Of the several strong economic data points to have been released today, perhaps the strongest relative to expectations was the Philadelphia Fed’s monthly survey on the region’s manufacturing sector. The headline index was expected to rise from 11.1 to 11.8. Instead, it more than doubled expectations rising to 26.5. That is the highest reading since last February just before the pandemic’s full impact was felt. Overall, the report showed the region’s manufacturing sector experienced strong growth in January with accelerating growth in demand, prices, and employment.
In the table below, we break down the various sub-indices of the report. Nearly every component experienced a month over month increase that ranks in the top few percentiles of their respective histories. That also left most indices in the top decile of their historic ranges. That compares to last month in which most readings were far more moderate. Although most indices for current conditions saw impressive readings, the indices for expectations were much more mixed with a larger number falling than rising MoM. Given every one of these indices remains positive, though, the region’s manufacturers still have an overall optimistic outlook.
Of all the sub-indices, the New Orders index saw one of the most significant increases in January rising 28.1 percentage points from a barely expansionary reading of 1.9 to a much stronger reading of 30. Going back over the past couple of years, the only times this index was higher was in October (32.9) and February (30.7) of last year. That indicates very strong new order growth after a slowdown in December.
Similarly, the index for unfilled orders was the only index in contractionary territory (those below zero) last month, but there was a massive improvement this month as the index surged to a reading of 25.6. Both the level of the index and the monthly change stand in the top 1% of all readings going back through the history of the survey which began in 1968. The only times the index has been higher was in August of 1972 (26) and January (29.6) and March (45.1) of 1973. In other words, New Orders remain strong while Unfilled Orders are bouncing back at a historic rate,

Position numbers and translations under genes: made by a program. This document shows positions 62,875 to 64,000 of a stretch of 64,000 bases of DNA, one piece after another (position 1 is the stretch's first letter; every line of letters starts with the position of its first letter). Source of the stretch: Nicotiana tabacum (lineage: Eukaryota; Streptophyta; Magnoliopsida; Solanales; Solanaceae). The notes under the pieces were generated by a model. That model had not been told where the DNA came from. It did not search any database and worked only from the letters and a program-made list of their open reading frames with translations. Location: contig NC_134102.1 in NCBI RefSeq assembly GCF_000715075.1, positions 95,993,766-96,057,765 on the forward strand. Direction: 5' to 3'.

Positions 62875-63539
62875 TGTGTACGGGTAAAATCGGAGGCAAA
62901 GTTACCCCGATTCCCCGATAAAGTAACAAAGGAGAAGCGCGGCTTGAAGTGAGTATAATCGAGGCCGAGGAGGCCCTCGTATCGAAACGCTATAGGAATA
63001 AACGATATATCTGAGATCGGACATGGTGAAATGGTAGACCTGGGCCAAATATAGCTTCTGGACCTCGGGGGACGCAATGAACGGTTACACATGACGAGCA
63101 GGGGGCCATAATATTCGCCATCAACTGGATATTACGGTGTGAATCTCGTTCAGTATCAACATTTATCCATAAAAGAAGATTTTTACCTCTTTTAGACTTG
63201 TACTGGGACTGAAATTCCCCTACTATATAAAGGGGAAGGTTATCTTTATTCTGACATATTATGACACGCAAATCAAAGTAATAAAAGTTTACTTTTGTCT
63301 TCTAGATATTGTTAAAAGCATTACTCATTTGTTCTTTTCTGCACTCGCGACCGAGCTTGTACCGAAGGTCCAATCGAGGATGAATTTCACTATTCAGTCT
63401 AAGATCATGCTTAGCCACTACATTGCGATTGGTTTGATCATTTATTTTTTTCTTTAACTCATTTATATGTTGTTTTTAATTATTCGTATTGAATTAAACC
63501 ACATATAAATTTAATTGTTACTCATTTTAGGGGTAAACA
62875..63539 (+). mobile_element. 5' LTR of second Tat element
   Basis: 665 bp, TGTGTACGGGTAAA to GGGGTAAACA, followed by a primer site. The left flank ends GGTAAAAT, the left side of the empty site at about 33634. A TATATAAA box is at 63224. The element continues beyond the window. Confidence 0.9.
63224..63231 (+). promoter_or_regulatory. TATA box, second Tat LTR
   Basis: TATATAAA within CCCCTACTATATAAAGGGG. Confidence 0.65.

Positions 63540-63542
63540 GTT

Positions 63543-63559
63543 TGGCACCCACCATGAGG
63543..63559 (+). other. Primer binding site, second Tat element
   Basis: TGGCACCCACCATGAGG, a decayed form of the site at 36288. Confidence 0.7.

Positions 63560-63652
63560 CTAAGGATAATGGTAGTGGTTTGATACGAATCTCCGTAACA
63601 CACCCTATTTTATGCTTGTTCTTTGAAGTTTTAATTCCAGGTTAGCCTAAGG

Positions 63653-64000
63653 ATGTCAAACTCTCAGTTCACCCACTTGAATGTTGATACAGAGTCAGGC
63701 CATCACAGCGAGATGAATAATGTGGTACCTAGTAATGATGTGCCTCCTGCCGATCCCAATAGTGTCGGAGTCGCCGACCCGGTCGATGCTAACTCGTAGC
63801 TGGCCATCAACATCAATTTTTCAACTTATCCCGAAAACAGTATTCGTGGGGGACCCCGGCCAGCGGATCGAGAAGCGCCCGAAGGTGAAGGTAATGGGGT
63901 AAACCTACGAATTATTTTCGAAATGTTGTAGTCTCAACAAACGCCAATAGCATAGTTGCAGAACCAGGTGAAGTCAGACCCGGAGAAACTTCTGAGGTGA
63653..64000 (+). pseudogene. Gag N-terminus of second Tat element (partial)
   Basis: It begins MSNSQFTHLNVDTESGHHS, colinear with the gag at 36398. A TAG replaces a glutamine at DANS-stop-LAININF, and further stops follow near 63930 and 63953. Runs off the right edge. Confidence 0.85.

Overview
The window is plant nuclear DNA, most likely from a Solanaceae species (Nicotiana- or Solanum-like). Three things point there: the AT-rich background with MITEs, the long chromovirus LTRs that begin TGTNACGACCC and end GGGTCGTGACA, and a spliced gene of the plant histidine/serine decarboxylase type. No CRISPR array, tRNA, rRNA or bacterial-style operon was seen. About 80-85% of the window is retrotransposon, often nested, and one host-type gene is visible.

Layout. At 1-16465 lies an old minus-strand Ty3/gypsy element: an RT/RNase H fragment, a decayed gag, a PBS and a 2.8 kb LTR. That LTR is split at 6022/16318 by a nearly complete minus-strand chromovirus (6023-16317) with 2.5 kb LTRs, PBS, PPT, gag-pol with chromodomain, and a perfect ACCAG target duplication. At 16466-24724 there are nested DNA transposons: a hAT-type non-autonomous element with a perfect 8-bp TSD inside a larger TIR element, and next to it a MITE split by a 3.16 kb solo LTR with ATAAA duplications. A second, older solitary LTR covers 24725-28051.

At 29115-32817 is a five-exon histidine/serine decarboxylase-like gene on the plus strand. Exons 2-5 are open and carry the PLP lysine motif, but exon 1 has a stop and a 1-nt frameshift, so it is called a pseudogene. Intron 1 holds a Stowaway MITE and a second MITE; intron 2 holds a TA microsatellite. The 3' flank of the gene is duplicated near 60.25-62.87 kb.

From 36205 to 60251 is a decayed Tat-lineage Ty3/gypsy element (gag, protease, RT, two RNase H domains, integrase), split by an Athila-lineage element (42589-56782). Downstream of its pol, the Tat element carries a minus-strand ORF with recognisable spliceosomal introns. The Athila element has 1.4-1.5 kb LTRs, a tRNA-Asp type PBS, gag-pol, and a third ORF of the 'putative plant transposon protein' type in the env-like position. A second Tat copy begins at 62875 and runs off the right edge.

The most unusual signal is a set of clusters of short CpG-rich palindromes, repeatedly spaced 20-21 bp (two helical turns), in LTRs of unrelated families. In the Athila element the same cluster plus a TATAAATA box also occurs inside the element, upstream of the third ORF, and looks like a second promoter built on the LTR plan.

While the unfilled orders index reached one of the highest readings on record, the index for Delivery Times actually hit a new record. The index rose 12.7 points to a record high of 30; surpassing the previous record of 21.3 from October of 2017. Higher readings in this index indicate that supplier lead times are longer and vice versa for lower readings. That means a historic number of respondents are seeing delays in their supply chains.
Perhaps to get ahead of the growing demand and longer lead times, businesses are also reporting higher inventories. That index rose to the highest level since September of 2019 which also stands in the top 5% of all readings in the history of the data.
Given the stronger demand and tighter supply lines, prices have also been accelerating. Both Prices Paid and Prices Received experienced some of their largest monthly increases on record after rising 20.5 points in January. At 45.4, the index for Prices Paid is at its highest level since August of 2018. Those price increases are also getting passed along to customers as the index for Prices Received is at the highest level since February of 1989. These results echo some other hints of more inflationary conditions like the New York Fed’s readings last week and the ISM services and manufacturing report earlier this month. Click here to view Bespoke’s premium membership options for our best research available.